Although the sexual abuse of patients by health professionals is a serious concern, newly introduced legislation aimed at addressing this problem limits the ability of College discipline panels to apply case-specific discretion when imposing penalties, Lonny Rosen and Elyse Sunshine write in the Toronto Star.
Ontario’s proposed Bill 87, the Protecting Patients Act, 2016, includes changes to the Regulated Health Professions Act, 1991 (RHPA), which aims to, among other things, combat sexual abuse by health professionals.
“The legislation comes on the heels of criticism levied against the College of Physicians and Surgeons of Ontario for the failure of its discipline committee to revoke the licences of physicians who were found to have engaged in sexual abuse,” they write.
Rosen and Sunshine explain that frank acts of sexual abuse — including penetration, oral sex and masturbation — carry a mandatory penalty of revocation under the current legislation.
Professionals who engaged in other types of sexual abuse have not necessarily lost their licences, but have instead been subject to “lesser” penalties, such as suspensions.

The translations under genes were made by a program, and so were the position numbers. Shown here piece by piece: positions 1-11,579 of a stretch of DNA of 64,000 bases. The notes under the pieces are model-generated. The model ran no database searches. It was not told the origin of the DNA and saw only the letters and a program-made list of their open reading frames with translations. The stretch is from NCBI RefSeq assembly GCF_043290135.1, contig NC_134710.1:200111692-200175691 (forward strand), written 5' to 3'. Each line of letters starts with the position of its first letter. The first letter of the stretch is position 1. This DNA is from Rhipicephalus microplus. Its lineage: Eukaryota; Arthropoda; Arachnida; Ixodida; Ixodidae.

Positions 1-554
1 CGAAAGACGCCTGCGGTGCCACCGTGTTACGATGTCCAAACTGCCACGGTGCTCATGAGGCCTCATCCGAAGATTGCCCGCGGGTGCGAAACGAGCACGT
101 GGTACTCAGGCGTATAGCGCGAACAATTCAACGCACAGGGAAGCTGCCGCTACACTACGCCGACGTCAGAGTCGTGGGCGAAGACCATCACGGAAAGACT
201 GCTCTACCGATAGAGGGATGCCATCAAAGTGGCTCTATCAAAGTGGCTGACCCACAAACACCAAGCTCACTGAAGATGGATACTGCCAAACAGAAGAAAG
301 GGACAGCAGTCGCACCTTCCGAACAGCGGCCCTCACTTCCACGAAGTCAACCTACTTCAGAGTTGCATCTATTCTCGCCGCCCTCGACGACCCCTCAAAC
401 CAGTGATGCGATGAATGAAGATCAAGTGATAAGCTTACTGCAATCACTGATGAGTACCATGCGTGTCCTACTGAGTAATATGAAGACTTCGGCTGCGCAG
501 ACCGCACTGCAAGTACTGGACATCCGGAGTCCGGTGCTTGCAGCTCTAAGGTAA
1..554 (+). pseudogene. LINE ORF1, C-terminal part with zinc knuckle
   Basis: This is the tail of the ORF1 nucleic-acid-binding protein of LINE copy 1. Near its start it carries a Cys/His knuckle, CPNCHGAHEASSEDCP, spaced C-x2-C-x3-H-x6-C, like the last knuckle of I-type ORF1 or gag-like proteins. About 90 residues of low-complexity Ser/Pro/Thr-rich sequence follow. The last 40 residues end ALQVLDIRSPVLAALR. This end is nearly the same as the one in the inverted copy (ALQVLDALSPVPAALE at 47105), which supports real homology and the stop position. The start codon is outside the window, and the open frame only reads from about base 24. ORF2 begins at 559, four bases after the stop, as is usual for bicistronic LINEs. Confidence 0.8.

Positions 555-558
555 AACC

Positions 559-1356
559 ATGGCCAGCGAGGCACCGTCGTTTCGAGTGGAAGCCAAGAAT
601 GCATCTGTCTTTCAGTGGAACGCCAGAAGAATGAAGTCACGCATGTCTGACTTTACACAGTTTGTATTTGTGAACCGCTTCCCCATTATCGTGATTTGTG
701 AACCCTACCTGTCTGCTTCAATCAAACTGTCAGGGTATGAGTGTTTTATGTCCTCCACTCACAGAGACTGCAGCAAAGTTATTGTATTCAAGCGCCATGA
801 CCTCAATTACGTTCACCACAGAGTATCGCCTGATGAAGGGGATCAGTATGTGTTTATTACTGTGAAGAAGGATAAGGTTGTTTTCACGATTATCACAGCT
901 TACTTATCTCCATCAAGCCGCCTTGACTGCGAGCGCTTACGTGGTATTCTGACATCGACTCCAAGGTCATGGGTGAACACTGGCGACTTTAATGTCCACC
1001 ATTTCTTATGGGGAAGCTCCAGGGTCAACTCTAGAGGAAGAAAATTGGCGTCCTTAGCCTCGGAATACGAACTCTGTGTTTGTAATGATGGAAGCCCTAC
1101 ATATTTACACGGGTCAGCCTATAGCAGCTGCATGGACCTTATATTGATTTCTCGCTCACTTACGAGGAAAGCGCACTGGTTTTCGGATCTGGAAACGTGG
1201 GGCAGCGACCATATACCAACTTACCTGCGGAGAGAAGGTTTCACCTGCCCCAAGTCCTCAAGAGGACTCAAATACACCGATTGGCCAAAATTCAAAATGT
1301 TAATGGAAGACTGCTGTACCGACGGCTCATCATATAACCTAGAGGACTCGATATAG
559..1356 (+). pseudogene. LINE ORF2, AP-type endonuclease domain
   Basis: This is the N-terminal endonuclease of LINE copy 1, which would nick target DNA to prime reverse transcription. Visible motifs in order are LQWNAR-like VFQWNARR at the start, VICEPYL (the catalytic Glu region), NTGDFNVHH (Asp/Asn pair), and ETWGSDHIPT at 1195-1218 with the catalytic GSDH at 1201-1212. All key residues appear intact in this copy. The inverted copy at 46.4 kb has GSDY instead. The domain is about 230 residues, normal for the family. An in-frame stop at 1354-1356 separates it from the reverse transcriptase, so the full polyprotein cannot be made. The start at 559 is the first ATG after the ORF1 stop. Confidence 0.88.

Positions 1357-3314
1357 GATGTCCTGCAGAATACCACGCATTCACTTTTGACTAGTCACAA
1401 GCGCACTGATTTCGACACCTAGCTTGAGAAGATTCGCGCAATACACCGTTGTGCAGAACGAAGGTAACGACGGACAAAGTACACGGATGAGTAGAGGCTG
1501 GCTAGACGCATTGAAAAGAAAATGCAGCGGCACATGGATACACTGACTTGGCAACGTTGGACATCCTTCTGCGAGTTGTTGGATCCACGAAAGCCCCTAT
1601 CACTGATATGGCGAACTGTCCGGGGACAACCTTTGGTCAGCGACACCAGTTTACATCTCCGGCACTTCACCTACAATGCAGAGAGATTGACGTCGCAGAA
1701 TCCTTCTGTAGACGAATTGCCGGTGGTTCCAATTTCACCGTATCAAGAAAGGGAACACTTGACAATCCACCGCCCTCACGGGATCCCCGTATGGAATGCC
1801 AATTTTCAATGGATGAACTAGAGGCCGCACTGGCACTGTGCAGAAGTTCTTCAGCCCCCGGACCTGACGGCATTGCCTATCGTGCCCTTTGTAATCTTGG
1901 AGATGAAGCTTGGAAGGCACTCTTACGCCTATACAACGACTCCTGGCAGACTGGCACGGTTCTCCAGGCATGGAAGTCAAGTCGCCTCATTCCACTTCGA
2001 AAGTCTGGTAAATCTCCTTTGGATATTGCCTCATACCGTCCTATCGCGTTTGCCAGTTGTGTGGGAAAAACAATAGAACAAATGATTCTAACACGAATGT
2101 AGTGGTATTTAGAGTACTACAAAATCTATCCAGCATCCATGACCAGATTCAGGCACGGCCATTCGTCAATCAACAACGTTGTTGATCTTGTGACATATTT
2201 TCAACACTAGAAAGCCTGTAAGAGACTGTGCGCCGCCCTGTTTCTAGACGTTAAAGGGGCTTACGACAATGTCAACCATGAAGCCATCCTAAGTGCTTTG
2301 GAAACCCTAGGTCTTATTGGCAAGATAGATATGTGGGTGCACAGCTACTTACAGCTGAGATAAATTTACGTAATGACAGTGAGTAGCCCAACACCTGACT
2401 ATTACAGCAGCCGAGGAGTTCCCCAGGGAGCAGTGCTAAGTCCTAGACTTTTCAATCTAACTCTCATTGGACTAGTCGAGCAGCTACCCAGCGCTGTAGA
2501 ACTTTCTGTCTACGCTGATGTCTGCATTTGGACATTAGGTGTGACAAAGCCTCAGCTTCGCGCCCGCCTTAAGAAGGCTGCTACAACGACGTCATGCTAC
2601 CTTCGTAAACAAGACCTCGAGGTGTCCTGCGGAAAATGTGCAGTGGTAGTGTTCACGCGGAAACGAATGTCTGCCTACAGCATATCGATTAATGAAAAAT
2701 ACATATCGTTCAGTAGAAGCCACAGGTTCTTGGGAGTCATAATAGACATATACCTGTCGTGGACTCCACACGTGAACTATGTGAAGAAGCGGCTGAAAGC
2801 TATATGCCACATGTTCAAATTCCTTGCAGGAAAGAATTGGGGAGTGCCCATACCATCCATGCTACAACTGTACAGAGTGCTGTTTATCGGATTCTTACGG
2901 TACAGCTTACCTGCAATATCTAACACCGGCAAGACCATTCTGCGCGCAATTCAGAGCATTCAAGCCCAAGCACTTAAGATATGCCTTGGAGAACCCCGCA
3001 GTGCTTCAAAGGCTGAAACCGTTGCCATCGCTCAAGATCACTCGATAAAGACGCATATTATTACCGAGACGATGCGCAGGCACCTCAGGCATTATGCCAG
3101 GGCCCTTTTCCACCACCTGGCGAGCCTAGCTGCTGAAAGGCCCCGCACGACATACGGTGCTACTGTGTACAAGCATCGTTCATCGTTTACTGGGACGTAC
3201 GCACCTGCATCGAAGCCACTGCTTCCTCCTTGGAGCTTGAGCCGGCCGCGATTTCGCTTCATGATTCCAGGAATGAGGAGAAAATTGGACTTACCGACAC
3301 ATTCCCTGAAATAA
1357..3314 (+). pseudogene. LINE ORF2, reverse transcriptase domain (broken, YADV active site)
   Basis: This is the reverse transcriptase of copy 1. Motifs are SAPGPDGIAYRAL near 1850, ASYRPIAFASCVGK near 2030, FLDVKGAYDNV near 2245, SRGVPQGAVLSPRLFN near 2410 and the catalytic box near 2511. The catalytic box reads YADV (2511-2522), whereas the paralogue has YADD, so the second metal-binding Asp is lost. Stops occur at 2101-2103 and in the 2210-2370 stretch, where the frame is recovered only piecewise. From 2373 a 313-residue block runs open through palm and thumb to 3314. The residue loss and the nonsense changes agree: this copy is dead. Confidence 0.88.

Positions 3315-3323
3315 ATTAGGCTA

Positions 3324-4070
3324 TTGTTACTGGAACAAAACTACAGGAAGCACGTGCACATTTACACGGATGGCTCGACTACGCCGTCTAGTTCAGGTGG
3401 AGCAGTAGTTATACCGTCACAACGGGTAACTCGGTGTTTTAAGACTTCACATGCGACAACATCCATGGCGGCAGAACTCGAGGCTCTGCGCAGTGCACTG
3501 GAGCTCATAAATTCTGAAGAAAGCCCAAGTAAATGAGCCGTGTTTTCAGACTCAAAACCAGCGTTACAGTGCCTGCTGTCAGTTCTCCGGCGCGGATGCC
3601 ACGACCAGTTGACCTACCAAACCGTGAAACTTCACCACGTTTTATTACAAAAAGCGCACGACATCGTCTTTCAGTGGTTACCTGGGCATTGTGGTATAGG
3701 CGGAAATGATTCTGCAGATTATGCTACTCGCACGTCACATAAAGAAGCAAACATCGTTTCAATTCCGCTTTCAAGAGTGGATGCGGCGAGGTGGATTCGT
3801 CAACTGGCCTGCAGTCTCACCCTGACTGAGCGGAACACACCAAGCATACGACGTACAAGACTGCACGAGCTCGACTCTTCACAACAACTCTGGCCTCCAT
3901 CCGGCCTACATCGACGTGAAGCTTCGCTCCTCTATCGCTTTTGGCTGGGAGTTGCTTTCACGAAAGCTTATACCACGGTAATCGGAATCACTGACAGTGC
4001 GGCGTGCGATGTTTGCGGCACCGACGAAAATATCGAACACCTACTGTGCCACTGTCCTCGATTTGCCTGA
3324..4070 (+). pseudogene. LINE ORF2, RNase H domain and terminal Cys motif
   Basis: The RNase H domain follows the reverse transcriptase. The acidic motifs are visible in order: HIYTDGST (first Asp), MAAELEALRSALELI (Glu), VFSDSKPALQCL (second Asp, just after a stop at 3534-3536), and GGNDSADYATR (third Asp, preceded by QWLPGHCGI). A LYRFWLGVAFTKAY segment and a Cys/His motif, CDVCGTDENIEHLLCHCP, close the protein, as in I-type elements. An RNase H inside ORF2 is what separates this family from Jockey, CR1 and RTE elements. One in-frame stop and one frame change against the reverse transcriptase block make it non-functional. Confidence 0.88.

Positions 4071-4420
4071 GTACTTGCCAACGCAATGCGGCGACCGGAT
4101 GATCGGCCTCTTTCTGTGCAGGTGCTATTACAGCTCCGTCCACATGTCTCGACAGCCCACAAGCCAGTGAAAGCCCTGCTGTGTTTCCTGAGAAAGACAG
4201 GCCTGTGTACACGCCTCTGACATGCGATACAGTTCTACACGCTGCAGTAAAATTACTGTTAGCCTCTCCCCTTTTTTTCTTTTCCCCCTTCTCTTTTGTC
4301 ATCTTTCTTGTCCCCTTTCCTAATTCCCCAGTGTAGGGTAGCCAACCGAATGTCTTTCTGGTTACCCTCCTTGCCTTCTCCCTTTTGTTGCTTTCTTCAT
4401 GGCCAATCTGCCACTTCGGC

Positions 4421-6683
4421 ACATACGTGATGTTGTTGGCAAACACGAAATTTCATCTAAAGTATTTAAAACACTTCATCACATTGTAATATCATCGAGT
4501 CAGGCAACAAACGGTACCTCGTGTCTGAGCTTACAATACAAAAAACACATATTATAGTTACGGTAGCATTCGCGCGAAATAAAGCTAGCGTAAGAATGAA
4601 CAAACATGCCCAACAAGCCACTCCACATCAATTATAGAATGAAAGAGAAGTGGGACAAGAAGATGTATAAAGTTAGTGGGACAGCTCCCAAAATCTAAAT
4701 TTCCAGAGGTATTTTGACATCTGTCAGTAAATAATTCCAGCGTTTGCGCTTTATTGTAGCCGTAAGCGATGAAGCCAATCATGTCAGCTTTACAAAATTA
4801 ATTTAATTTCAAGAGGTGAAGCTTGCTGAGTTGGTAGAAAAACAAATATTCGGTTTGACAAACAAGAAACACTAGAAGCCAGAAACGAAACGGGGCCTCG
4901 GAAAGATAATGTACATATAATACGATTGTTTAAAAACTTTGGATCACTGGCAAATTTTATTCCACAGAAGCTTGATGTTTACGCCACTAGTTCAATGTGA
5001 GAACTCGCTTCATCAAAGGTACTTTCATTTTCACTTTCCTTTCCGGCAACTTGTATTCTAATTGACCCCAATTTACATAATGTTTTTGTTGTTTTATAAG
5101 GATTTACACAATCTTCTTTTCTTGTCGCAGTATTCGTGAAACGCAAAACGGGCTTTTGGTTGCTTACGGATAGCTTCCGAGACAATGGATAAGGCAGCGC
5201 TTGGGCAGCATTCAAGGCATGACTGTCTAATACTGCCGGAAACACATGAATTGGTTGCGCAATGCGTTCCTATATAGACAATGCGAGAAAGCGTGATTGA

However, they write: “The proposed legislation will remove the discretion to order a penalty other than revocation where the member is found to have sexually touched the patient’s genitals, anus, breasts or buttocks. The legislation also provides a new definition of ‘patient,’ which includes a person who was a patient of health professional within the last year.”
As a result, the proposed legislation will capture many circumstances that people would likely view as less egregious.
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